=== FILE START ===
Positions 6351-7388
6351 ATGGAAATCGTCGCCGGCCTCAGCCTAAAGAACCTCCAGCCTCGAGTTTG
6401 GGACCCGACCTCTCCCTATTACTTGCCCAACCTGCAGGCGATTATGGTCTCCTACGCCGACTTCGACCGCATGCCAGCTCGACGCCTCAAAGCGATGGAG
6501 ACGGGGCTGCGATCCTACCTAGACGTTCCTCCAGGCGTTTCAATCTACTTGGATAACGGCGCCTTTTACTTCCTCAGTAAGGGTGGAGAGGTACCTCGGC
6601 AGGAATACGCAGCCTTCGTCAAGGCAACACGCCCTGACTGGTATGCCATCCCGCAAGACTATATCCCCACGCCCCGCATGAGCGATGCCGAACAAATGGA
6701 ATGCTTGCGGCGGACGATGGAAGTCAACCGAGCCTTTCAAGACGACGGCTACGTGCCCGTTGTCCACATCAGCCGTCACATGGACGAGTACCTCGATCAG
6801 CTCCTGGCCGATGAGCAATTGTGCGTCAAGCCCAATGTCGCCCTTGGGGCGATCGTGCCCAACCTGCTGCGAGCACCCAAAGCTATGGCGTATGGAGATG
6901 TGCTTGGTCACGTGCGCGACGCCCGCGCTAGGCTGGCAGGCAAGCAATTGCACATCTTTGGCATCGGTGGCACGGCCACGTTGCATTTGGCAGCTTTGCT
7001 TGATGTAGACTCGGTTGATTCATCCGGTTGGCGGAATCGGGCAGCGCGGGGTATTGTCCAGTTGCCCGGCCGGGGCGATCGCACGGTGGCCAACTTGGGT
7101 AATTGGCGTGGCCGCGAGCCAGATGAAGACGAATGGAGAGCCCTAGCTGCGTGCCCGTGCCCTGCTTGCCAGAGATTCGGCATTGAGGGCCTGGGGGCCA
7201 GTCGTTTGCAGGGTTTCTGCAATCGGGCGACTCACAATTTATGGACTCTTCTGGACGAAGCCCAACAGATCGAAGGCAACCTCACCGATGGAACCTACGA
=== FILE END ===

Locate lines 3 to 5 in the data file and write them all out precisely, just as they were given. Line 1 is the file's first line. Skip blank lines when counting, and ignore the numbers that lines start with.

6401 GGACCCGACCTCTCCCTATTACTTGCCCAACCTGCAGGCGATTATGGTCTCCTACGCCGACTTCGACCGCATGCCAGCTCGACGCCTCAAAGCGATGGAG
6501 ACGGGGCTGCGATCCTACCTAGACGTTCCTCCAGGCGTTTCAATCTACTTGGATAACGGCGCCTTTTACTTCCTCAGTAAGGGTGGAGAGGTACCTCGGC
6601 AGGAATACGCAGCCTTCGTCAAGGCAACACGCCCTGACTGGTATGCCATCCCGCAAGACTATATCCCCACGCCCCGCATGAGCGATGCCGAACAAATGGA